From Tuesday's Globe and Mail

January 13, 2009 at 9:20 PM EST

Despite widely publicized resistance, Barack Obama will have to give up his BlackBerry on Inauguration Day, but will retain his e-mail address book and the 13 million addresses that formed the foundation of the campaign that won him the U.S. presidential election.

The manager of the campaign, David Plouffe, has been lauded as a political chess master partly for his engineering of a 21st-century grassroots initiative anchored in the e-universe.

At an event arranged by the Economic Club of Canada yesterday, Mr. Plouffe spoke to business leaders and several swooning policy makers at the Metro Toronto Convention Centre about, among other things, the political power of the Internet.

Mr. Plouffe, who is working on a book about the campaign, hasn't taken a position in the new administration, but will maintain his ties to the Obama camp through efforts to further harness the potential of the Internet-based network developed during the campaign.

With a boyish smile and hand choreography reminiscent of his former boss, Mr. Plouffe, devoted most of his post-luncheon speech to a trip down campaign memory lane. He drew snickers when he ruefully described his reaction to news that the Republican candidate, John McCain, had chosen Alaska Governor Sarah Palin as his running mate.

“To say we were surprised is an understatement,” he said.

He spoke only briefly of the e-mails, forwards and video links he believes could be as effective in promoting political causes and policies as they were in promoting his former boss.

“I think it's breaking down barriers, I think it's a way of making people feel more connected to their government – and in our country a lot of people feel disconnected,” he said. “And I think that people feel more connected if you give them more information, or make more information widely available; I think they'll be more trusting.”

Such policy-promoting techniques may be especially valuable to politicians in Canada, where a federal election doesn't promise a four-year term, and where voter turnout in the last election dipped to a record low.

Frank McKenna, deputy chairman of TD Bank Financial Group and a former Liberal cabinet minister who secured a front-row seat to the event, acknowledged that the Obama campaign engaged voters in an enviable way.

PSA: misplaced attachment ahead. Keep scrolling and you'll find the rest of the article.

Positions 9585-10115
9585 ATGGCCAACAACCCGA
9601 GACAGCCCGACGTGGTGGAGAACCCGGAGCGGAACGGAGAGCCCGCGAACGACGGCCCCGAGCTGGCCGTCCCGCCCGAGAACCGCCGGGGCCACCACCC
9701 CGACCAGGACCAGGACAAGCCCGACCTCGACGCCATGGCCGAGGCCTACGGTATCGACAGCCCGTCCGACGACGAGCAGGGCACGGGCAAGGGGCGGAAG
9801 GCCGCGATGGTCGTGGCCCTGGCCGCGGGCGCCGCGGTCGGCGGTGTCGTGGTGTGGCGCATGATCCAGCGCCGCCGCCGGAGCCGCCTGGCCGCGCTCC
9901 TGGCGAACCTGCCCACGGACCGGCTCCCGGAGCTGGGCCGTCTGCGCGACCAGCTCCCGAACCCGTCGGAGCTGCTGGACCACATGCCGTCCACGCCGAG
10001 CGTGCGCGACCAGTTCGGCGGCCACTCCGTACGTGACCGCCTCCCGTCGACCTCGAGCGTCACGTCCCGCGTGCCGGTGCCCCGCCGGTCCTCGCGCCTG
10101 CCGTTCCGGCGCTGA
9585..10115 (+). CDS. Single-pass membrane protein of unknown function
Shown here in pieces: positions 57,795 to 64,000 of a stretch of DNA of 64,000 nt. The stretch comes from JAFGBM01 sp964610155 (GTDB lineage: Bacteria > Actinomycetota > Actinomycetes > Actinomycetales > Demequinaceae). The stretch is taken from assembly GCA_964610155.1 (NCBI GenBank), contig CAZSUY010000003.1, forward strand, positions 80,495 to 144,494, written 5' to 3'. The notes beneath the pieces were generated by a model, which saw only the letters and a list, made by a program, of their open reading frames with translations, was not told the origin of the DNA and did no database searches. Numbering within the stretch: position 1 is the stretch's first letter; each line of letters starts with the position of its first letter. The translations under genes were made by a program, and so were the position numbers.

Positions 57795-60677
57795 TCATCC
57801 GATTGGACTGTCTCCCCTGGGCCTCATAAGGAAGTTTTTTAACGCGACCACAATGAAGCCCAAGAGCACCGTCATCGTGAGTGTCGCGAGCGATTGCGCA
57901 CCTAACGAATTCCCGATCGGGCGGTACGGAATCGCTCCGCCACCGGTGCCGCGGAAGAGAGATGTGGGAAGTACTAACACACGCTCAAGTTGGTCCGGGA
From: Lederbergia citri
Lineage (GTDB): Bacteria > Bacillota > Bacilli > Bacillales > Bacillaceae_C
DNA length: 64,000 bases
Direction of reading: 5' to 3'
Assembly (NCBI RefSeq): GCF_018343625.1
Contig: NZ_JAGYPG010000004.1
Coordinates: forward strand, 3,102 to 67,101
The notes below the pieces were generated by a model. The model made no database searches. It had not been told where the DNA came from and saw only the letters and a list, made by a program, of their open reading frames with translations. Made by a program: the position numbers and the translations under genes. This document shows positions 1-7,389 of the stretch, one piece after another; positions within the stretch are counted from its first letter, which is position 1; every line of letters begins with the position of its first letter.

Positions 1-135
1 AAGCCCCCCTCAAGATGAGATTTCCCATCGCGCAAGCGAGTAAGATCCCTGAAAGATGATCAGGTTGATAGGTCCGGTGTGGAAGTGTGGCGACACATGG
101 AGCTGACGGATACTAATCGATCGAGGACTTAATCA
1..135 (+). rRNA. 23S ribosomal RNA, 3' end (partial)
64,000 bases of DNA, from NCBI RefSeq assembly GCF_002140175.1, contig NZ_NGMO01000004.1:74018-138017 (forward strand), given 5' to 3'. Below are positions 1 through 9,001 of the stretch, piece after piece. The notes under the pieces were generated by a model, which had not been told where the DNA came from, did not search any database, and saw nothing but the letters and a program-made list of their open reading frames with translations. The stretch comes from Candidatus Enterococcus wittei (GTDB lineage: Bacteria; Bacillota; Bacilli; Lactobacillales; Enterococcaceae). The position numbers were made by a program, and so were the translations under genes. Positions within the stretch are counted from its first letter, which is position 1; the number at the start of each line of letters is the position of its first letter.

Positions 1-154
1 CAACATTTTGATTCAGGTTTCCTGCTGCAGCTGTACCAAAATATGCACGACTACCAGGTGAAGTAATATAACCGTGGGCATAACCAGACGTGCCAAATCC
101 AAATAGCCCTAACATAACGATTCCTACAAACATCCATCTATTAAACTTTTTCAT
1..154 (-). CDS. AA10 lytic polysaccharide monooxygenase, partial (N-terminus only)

“I think we have a lot to learn,” he said.

Toronto Liberal MP Gerard Kennedy, who also attended the luncheon, agreed.

“I think Mr. Obama has something to show us about how to connect with people and get them really engaged,” he said.

Security concerns mean that the fate of Mr. Obama's campaign to save his personal BlackBerry is likely sealed, but the efficacy of Mr. Plouffe's techniques to champion the incoming president's policies, such as his proposed economic stimulus package, is still up in the air.

What's certain is that Ottawa will be watching.




You (Ottawa Mens Centre.com, from Ottawa Capital of Male Gener Aparthied, Canada) wrote: Notice how the Globe & Mail are increasingly refusing to allow comments? The number of articles that invite comment are decreasing and the time allowed for comments is also getting less.
The Globe is quite willing to invite comment about news or issues outside of Canada or on items of little controversy. The more controversial the issue, the more important the issue to Canadians the Globe chooses those articles to restrict comment. When comment is made, it appears the rich and powerful have their influence by threatening litigation to have articles removed regardless of how factual they are or how much of the information contained in those posts is part of the public legal record in Canada or elsewhere. www.OttawaMensCentre.com